I believe knowledge is the new money. In the age of information overload, those who can sort the valuable from the worthless will ultimately win.
Paul Tudor Jones, self-made billionaire entrepreneur, investor, and philanthropist agrees. He once said, “Intellectual capital will always trump financial capital.”
Knowledge is becoming increasingly valuable and priceless — your skills, knowledge, and competency (past, present) are either helping you advance your career or hindering your progress in life.
At a fundamental level knowledge is gradually becoming its own important and unique form of currency — it often serves as a medium of exchange and store of value.
If you want to become a well-rounded person, get good at quickly learning from every experience, experts and knowing when to apply that knowledge.
An active literary life can make you effective, productive, and healthy. The most successful people we know today don’t stop learning about career and life growth. They continually expand their knowledge in order to get out in front of the pack and stay there.
“In my whole life, I have known no wise people (over a broad subject matter area) who didn’t read all the time — none. Zero,” says Charlie Munger, Self-made billionaire & Warren Buffett’s longtime business partner.
Warren Buffett spends five to six hours per day reading five newspapers and 500 pages of corporate reports. Buffett has invested 80% of his time in reading and thinking throughout his career.
According to an HBR article, “Nike founder Phil Knight so reveres his library that in it you have to take off your shoes and bow.”
Why do the world’s smartest and busiest people find time for deliberate learning while others make excuses about how busy they are?
What do they see that others don’t?
The answer is simple: Learning is the single best investment of our time. Or as Benjamin Franklin said, “An investment in knowledge pays the best interest.”
The point here is that successful people are outstanding performers. Outstanding performers are lifelong learners.
Everything is a learning process. Those who have mastered failure, setback, and perseverance succeed better.
The “ongoing, voluntary, and self-motivated” pursuit of life, career and self-knowledge is important for personal maturity. Digging deeper to become your best self will separate you everyone else who isn’t trying.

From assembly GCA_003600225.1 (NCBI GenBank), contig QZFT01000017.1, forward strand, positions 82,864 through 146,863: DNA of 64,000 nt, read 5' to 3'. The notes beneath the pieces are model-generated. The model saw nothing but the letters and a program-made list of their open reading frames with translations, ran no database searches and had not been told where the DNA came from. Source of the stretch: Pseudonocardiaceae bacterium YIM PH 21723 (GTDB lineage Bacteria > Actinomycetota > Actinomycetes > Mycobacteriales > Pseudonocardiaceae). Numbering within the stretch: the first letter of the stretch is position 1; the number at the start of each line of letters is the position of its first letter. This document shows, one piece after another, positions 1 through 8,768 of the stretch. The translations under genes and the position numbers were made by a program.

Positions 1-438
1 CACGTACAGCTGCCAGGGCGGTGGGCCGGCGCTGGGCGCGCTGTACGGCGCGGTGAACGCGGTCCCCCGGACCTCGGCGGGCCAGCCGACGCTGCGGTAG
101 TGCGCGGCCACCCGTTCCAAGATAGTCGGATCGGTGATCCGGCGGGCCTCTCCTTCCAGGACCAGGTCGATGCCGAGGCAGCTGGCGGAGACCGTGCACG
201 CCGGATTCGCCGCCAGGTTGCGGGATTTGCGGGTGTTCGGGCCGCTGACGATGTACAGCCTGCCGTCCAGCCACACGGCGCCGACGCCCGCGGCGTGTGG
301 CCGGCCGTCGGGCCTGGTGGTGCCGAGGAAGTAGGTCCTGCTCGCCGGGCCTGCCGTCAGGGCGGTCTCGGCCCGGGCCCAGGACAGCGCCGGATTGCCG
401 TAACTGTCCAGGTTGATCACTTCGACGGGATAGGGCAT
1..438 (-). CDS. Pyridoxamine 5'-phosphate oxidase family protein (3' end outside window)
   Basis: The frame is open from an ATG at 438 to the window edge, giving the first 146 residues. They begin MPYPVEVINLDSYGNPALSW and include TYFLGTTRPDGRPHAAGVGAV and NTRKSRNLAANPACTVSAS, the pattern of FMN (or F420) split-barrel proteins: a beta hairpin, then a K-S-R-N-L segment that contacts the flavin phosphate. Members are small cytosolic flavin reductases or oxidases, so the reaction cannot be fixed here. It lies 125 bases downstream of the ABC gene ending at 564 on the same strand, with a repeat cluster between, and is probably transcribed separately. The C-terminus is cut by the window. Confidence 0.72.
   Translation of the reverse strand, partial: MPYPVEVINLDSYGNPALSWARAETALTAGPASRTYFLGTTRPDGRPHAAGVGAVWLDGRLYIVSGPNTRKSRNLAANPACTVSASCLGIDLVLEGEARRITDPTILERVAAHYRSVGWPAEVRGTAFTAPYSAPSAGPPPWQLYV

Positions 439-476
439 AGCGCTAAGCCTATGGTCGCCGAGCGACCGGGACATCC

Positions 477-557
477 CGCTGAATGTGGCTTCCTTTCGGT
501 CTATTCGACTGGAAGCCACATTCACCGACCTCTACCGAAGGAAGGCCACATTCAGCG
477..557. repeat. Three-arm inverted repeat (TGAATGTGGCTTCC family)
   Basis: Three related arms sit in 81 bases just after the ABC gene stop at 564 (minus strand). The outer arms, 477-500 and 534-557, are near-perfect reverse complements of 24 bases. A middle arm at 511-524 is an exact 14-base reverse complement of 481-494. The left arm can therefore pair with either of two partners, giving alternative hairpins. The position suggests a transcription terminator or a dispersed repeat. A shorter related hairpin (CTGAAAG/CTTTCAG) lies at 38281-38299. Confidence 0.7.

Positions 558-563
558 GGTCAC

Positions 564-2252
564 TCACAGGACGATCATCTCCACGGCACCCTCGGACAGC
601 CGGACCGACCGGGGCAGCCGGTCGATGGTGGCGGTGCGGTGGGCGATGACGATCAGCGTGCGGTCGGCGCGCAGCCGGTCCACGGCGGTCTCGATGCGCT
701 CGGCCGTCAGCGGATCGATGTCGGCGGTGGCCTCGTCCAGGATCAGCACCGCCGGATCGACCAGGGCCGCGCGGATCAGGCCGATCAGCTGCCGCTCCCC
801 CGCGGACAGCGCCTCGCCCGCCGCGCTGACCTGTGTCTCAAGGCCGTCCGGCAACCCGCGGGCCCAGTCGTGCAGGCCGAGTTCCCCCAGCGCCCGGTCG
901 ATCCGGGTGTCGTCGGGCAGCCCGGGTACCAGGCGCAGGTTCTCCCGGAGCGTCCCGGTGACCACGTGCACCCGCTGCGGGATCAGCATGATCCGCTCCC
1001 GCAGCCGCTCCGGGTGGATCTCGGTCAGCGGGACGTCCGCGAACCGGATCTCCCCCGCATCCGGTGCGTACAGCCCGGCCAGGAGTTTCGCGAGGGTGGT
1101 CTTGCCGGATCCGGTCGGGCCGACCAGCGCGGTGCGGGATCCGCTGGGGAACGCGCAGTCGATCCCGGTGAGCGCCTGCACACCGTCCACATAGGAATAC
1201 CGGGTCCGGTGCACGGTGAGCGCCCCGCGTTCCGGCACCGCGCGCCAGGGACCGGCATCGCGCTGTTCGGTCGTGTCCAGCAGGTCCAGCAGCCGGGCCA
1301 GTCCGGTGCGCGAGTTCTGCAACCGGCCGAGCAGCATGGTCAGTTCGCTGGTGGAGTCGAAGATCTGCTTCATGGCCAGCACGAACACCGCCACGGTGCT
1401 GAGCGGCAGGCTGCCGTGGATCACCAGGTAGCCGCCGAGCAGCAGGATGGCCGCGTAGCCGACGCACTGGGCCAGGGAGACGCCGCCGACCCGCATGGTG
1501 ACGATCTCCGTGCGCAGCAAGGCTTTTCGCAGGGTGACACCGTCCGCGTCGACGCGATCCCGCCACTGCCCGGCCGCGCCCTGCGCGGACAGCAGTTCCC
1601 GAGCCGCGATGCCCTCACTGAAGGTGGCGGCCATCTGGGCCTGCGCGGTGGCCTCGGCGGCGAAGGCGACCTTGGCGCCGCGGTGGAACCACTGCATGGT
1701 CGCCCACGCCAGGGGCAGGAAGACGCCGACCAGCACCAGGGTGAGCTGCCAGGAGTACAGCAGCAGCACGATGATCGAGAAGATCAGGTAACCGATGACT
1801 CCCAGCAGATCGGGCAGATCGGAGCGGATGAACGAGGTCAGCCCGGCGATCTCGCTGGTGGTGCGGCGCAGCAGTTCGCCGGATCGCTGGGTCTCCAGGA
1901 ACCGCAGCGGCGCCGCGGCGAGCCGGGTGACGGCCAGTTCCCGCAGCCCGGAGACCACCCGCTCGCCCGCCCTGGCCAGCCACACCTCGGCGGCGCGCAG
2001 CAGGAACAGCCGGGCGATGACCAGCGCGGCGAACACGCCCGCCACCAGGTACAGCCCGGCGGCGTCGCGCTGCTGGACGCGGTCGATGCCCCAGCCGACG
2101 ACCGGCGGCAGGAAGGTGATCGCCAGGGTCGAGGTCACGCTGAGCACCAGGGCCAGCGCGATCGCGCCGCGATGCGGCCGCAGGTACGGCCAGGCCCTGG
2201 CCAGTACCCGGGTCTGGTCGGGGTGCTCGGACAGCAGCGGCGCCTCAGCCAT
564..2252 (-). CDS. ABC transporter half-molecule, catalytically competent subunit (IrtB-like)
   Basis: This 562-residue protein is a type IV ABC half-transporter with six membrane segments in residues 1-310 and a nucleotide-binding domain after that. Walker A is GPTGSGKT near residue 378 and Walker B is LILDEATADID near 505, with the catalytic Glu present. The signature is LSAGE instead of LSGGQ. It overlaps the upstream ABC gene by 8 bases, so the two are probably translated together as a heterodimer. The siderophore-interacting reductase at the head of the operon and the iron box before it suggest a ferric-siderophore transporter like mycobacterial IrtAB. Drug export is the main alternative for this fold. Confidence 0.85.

Even if you don’t know exactly what you’ll need to learn, you can’t go wrong cultivating a growth mindset — a learning theory developed by Dr Carol Dweck that revolves around the belief that you can improve intelligence, ability and performance.
“The illiterate of the 21st century will not be those who cannot read and write, but those who cannot learn, unlearn and relearn,” argues Alvin Toffler, a writer, futurist, and businessman known for his works discussing modern technologies.
He is right! The ability to keep an open-mind, acquire better knowledge and apply it when necessary can significantly improve your life and career.
Between deadlines, meetings, family life and everything else in between, there isn’t much time to get to know yourself or improve yourself. But you can change that. As long as you are ready to take responsibility for your career.
Broad, deep learning can make you a better person. “If you’re a business person who typically only reads business writing, commit to reading one book this year in three areas outside your comfort zone: a novel, a book of poetry, or a nonfiction piece in science, biography, history, or the arts,” writes John Coleman, coauthor of the book, Passion & Purpose: Stories from the Best and Brightest Young Business Leaders.
No matter where you are on the career ladder, it’s important to continue learning and develop new skills. It’s the only way to survive in the 21st century. Albert Einstein said, “Intellectual growth should commence at birth and cease only at death.”
To embrace life-long learning, I see my life work in progress. I mean, I’ve never arrived… I’m still learning all the time — about what works, paths to take, those to avoid, emotions to tame, when to speak up, relationships to nurture, what makes me come alive and how to be a better person.
Learning drives adaptability. We live in an ever-changing world which is unlikely to ever slow down. So, what mattered yesterday (e.g. skill, knowledge, social circle, etc.) very much so might not be worth a dime tomorrow.
The ability to change (or be changed) to fit new circumstances — is a crucial skill to career growth. Change used to be slow and incremental: now it is rapid, radical and unpredictable.
To succeed today, you must be in a constant state of adaptation — continually unlearning old ‘rules’ and relearning new ones.
Learning is an investment that usually pays for itself in increased earnings. More than ever, learning is for life if you want to stay relevant, indispensable and thrive in the changing world of work.
Originally published on Medium.
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